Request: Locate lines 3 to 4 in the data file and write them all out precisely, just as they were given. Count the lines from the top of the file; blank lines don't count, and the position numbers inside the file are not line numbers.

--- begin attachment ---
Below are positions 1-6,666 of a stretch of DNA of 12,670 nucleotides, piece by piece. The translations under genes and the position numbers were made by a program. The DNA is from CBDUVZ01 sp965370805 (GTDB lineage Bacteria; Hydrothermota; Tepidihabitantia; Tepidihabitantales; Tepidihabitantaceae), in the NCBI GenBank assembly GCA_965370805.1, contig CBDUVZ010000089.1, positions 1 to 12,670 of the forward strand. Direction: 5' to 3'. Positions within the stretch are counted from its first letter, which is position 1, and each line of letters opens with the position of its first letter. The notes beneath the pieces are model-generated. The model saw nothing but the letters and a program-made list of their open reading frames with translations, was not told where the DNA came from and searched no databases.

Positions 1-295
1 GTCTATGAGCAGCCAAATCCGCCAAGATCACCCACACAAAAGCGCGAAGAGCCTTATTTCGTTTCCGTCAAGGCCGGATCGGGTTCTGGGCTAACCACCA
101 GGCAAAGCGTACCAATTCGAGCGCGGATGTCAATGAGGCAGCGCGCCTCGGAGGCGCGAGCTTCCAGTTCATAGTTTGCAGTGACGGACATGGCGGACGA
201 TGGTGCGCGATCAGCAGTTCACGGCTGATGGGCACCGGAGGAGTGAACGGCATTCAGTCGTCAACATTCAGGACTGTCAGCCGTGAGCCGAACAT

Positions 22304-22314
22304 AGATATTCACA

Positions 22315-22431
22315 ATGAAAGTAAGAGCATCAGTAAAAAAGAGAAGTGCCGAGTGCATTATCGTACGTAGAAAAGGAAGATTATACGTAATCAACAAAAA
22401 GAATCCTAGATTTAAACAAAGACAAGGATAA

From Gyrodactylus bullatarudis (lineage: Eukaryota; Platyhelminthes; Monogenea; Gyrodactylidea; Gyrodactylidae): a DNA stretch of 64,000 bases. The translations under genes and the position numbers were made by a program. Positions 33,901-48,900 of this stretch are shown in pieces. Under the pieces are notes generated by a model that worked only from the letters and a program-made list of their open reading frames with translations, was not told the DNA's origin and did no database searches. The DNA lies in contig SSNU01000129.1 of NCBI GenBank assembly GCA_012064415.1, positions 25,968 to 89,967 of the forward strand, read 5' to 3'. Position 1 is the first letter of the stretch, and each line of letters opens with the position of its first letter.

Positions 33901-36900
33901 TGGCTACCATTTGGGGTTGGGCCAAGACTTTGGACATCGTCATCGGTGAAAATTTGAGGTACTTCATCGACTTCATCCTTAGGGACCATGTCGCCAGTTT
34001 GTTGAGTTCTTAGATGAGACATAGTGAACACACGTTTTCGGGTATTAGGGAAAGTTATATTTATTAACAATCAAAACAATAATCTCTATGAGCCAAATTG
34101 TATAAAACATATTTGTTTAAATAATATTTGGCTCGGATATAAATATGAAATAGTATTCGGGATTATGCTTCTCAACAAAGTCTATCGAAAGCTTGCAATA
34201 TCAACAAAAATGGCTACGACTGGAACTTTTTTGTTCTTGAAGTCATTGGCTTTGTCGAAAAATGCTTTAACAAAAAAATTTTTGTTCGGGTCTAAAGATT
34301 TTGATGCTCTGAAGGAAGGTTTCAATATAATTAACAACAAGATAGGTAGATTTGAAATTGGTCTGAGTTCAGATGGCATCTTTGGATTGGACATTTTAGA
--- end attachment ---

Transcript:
1 GTCTATGAGCAGCCAAATCCGCCAAGATCACCCACACAAAAGCGCGAAGAGCCTTATTTCGTTTCCGTCAAGGCCGGATCGGGTTCTGGGCTAACCACCA
101 GGCAAAGCGTACCAATTCGAGCGCGGATGTCAATGAGGCAGCGCGCCTCGGAGGCGCGAGCTTCCAGTTCATAGTTTGCAGTGACGGACATGGCGGACGA